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SIGGRAPH 2021: How can we move towards anti-racist Graphics Research?

This article is available in: French

This year at SIGGRAPH, Theodore Kim (Former Pixar Senior Scientist, currently Professor at Yale University) discussed racial bias in Computer Graphics research.

As he explains, even if one might be surprised at the idea of such a bias (after all, mathematics and physics are supposed to be exact sciences, free from any human bias), “many of the basic research problems we take for granted in computer graphics contain insidious assumptions about race”.

For example, Theodore Kim shows that when it comes to skin rendering, SIGGRAPH papers overwhelmingly focus on lighter skin tones, and most of them forget that black skin even exists. Similarly, technical papers about hair simulation mostly focus on straight hair, to such a degree that when the word “hair” is used, it is usually implied that it means “straight hair”. When researchers publish technical papers about curly hair, they tend to explicitly write “curly hair”, not just “hair”. So-called Type 4 hair (curly/kinky hair) is hardly ever mentioned, even though about a billion people do have this kind of hair.

Theodore Kim explains that focusing on universal approaches on these topics i actually counter-productive, including from a scientific point of view. Indeed, kinky hair doesn’t move the same way straight hair does, and black skin doesn’t interact with light in the same manner brighter skins does: when trying to create a realistic dark skin, the specular component will typically be more important than subsurface scattering.
Due to both these differences and the bias in Graphics Research, using so called universal equations to simulate dark skin car create unconvincing results. Theodore Kim highlighted this issue using MetaHuman Creator (a photorealistic digital humans generator by Epic Games): the SSS/specular ratio seems to be off when creating characters with black skin.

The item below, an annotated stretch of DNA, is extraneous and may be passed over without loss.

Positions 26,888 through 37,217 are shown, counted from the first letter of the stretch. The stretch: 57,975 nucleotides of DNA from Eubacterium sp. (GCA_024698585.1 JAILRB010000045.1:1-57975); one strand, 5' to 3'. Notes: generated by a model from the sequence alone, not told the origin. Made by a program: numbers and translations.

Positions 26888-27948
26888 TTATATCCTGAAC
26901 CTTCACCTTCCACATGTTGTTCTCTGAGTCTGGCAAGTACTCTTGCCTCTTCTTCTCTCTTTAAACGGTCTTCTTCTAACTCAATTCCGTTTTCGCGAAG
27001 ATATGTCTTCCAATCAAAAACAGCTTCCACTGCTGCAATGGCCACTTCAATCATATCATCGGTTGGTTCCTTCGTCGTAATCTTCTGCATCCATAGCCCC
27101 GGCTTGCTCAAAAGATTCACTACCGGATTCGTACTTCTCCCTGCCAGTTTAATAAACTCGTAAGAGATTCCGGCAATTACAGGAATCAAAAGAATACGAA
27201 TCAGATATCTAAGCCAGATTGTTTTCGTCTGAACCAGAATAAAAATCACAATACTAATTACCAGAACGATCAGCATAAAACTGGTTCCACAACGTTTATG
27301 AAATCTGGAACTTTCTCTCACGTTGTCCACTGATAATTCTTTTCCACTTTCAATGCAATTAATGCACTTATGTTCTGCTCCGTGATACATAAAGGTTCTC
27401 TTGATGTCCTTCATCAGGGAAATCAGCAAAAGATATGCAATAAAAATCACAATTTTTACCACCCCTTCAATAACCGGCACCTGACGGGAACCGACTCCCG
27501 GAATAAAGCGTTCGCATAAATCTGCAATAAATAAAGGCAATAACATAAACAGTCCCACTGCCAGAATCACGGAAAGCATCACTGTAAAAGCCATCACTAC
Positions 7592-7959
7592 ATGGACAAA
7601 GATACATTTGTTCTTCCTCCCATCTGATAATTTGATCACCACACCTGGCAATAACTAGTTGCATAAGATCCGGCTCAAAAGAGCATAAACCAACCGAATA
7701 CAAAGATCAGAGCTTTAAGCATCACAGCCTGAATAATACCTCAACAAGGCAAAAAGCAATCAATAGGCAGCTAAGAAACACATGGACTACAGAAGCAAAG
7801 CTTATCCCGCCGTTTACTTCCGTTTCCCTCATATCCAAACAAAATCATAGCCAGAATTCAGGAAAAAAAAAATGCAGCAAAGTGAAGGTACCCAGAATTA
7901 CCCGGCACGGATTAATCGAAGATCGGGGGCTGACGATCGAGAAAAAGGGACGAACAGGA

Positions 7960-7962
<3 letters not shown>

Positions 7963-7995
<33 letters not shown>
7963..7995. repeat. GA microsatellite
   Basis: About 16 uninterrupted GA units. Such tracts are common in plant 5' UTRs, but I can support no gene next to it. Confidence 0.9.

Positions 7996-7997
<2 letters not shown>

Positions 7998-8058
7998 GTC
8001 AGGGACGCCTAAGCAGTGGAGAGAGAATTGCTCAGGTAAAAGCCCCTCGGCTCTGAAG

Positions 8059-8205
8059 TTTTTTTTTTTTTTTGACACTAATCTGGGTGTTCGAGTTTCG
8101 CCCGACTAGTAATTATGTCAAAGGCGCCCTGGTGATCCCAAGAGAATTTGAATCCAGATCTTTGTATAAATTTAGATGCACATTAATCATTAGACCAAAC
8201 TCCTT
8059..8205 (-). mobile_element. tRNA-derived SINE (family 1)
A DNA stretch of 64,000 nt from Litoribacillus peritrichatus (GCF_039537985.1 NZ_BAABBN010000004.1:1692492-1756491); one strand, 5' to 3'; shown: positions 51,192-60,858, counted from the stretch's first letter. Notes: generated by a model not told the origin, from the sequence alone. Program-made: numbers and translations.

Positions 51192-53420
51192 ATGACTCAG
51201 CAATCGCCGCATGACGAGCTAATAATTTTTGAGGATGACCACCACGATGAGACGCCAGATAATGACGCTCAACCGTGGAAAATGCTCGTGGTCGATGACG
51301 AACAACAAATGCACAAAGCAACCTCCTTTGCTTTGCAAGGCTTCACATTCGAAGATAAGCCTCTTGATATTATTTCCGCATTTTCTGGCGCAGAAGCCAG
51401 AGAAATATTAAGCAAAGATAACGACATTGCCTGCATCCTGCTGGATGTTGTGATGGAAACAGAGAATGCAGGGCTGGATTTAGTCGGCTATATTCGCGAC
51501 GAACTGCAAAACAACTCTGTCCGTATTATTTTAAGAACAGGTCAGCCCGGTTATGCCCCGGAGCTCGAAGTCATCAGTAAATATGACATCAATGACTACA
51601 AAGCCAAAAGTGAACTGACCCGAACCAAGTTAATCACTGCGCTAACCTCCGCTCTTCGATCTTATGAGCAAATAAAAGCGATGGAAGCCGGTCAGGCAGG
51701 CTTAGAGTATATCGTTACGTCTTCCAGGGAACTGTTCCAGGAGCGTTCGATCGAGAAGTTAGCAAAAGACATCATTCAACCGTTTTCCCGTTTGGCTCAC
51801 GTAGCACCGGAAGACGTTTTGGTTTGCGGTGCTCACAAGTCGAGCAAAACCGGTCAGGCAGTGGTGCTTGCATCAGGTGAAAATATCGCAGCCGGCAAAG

The presentation reminds us that such biases are not new. During the analog era, human faces and color charts were used to adjust the way film was developed and processed. These references, called “leader ladies” (for movies) and “Shirley Cards” (for photography), were almost always created using the face of white women (although Shirley Cards became more diverse in the 90s).

As a consequence, dark skins were quite often poorly rendered, as shown by Theodore Kim using a few movie clips.

The Golden Coach (Jean Renoir – 1952): due to the technical process and artistic methods used at the time, optimized for lighter skins, dark skins are under-exposed.

Theodore Kim explains that de goal of his conference is not to judge the past, but rather to become aware of the situation as an industry. Instead of perpetuating the prejudices of previous eras, he argues, we may “engage in anti-racist research that works to dismantle it”. He suggests, for example, that we could create an equivalent of the Shirley Cards when it comes to dark skin rendering: this would be helpful to further the research in this area.

In the end, this kind of work will help improve the way we render digital humans as a whole, whatever the type of their hair and the color of their skin.

Here is the full talk:

It should be noted that a Bird of a Feather session (Countering Racial Bias in Computer Graphics Requires Structural Change) further explored this subject, with contributions from Theodore Kim, Holly Rushmeier (Yale University), Raqi Syed, (Victoria University of Wellington), Wojciech Jarosz (Dartmouth College), A.M. Darke (UCSC). The event was not recorded, but a signup form is still available if you wish to be contacted about participating in further efforts for SIGGRAPH 2022.

For more information about this topic, you may also be interested in three of the books referenced in the talk:

You may also want to read our interview of Raqi Syed and Areito Echevarria, who created the VR experience Minimum Mass: at the end of page 2, Raqi Syed told us about her work and the idea of “decolonizing disciplines in VFX”. She highlighted that “many people ask what we do with digital humans, what they are for, but the question we don’t ask is who gets to be a digital human”.

Last, but not least, a publication related to this talk is available on Theodore Kim’s website : Countering racial bias in computer graphics research (T. Kim, Holly Rushmeier, Julie Dorsey, Derek Nowrouzezahrai, Raqi Syed, Wojciech Jarosz, and A.M. Darke – arXiv 2021). Anti-racist practices and future research directions are suggested within the publication.

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